A Closer Look Into Buffett's Bond Comments

Includes: BRK.A, BRK.B
by: Charles Margolis

This morning I read the headlines Warren Buffett, CEO of Berkshire Hathaway (NYSE:BRK.A), made at his annual shareholder meeting. Headlines such as "bonds 'terrible' investment,"

and "Buffett: I feel sorry for fixed income investors."

You see, for the past few weeks I had my eye on a very long-term bond, with a top credit rating, with a low 4.69% coupon. This morning the bond, Bowdoin College's century bond traded above par, and this afternoon it dipped below par, and I bought it; regardless of Warren Buffett's sage advice.

In ten years one Bowdoin College century bond should generate $469 in taxable income, whereas $1,000 of stock could return more, or less. I should add, I also invest in Berkshire Hathaway's class B stock and Berkshire Hathaway corporate bonds. I find Berkshire's corporate bonds to offer competitive yields, and I presume Mr. Buffett stated his beliefs accurately. Though, as one of the greatest investors of all time, I believe he realizes there are some benefits to issuing bonds, since Berkshire refinanced its own debt recently by issuing new bonds.

I presume Mr. Buffett would feel a lot more sorry for investors who lost a great deal of their wealth, by investing in companies that failed; than investors whose bonds are generating continuous streams of cash. The fact is not every company is run with the same brilliance Mr. Buffett has lent Berkshire Hathaway (and the companies he invests in.) Certainly, many investors for one reason or another have not been able to turn their original investments into fortunes, as Mr. Buffett was able to.

What Matters Most

Let's say one investor has $100,000 in stocks, another investor has $100,000 in bonds and another investor has $100,000 in a mix of stocks and bonds. We know interest rates will probably go up sooner or later, and we know the stock market is near all-time highs; it could continue to soar, it could correct.

Let's presume our investors have been reading some quality finance articles and have been consulting financial advisers. The first investor has 10 stocks, including dividend champions, the second investor has 10 corporate bonds yielding an average of 5% (choosing bonds closer to par and focusing on investment grade) and the third investor has a mix of stocks and bonds of their choosing. Each investor has a strategy to deploy dividends and income continuously, by adding to their investments periodically.

Whether you are an individual investor, represent a town or city's finance department, or manage a mutual fund; the fundamentals of the example are simple. You could choose to be invested completely in equity, completely in fixed income or in a mix. Take a look at the holdings of Vanguard Wellington Fund (VWELX), which is open to Vanguard retail investors, compared to Vanguard Wellesley Income Fund (VWINX). Both funds are rated 5 stars by Morningstar, Wellington is composed of 65% equity and 32% bonds, Wellesley Income has 37% in stocks and 60% in bonds.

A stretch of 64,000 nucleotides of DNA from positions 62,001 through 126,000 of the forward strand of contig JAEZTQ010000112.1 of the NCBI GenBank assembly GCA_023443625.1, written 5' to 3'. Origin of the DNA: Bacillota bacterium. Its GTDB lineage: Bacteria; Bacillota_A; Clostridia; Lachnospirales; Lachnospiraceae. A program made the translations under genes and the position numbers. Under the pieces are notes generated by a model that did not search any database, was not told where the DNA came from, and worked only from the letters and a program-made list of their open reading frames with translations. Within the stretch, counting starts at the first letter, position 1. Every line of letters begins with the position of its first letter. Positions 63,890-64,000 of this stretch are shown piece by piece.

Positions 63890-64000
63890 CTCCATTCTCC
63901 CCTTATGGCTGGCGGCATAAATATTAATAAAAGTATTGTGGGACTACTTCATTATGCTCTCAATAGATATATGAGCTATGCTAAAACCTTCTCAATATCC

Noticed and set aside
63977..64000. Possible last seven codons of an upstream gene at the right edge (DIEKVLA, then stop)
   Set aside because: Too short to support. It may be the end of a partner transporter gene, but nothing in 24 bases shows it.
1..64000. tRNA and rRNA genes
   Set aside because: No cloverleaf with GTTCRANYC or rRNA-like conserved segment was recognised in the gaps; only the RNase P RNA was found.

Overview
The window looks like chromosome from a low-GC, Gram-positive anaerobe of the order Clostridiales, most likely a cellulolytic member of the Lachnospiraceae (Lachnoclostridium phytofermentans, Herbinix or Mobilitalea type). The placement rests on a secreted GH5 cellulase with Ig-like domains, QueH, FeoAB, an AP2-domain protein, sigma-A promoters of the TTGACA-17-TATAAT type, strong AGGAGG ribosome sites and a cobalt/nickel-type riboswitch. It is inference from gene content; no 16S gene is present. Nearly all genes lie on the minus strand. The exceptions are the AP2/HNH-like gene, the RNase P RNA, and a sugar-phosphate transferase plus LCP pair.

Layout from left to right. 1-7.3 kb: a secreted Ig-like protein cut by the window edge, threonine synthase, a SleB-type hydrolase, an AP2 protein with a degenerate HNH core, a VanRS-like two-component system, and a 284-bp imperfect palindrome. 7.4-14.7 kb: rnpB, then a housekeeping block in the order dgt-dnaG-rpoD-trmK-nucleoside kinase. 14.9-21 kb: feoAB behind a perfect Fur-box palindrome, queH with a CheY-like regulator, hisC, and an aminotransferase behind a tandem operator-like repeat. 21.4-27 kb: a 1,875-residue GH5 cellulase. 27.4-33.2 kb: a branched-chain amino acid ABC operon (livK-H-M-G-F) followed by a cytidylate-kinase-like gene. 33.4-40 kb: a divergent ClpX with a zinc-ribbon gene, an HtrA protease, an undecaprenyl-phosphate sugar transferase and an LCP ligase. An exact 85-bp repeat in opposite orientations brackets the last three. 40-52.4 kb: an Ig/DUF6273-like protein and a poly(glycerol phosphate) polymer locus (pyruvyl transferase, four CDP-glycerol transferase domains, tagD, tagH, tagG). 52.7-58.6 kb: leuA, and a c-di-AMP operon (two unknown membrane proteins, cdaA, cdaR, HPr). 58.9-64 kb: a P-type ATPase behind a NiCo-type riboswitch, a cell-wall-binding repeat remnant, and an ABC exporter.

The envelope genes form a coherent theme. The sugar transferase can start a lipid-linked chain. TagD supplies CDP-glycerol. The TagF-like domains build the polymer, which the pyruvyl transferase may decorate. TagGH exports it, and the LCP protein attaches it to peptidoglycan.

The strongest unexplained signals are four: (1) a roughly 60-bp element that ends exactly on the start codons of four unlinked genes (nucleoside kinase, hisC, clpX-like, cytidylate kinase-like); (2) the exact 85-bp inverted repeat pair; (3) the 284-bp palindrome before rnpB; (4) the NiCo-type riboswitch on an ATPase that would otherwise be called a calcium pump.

The investors who are only in stocks, or only in bonds could not invest in either fund. The investor who chooses to be in stocks and bonds could pick whichever fund they prefer; either one weighted towards stocks, or one weighted towards bonds. Additionally they could attempt to satisfy Warren Buffett's investment advice, by allocating income to equity continuously; while leaving their stocks to reinvest.

What matters most is not whether there is exposure to some fixed income, it is the usage of the income to increase overall yield. For instance what is most important to me is not the $1,000 I invested in the Bowdoin bond; I could use income generated from it and other bonds to go into Berkshire class B stock over time, or whatever seems like the best investment periodically, rather than guess at whether the market will go to 16,000 or down to 12,000 in the next few years.

A Closer Look Into Warren Buffett's Perspective

While I invested in the Bowdoin century bond today, I also invested in three stocks and one bond fund: Metropolitan West Total Return Bond Fund (MWTRX). I chose this fund because after reading the articles that went along with the headlines, I went to Morningstar, looked up Berkshire Hathaway shareholders and noticed this mutual fund recently picked up $51M worth of Berkshire bonds. The fund meets my additional criteria as it is rated 5 stars and has a reasonable 0.63% expense ratio.

Note the Metropolitan West Total Return Bond Fund has a lower minimum investment level for retirement accounts, which is where I invested in the fund. In order to understand why I allocated further to Berkshire bonds after reading the headlines: "bonds 'terrible' investments" and Warren Buffett "feels sorry for fixed income investors," -- it goes to my interpretation of the content of his message. Basically, in addition to direct exposure to Berkshire equity, I believe the company is properly managed, and I hope it continues to be properly managed. Therefore I believe income from Berkshire represents quality, keep in mind I allocated an amount that I do not mind losing in the short-term, in the event rates go up dramatically, in fact my plan would be to allocate more to the fund.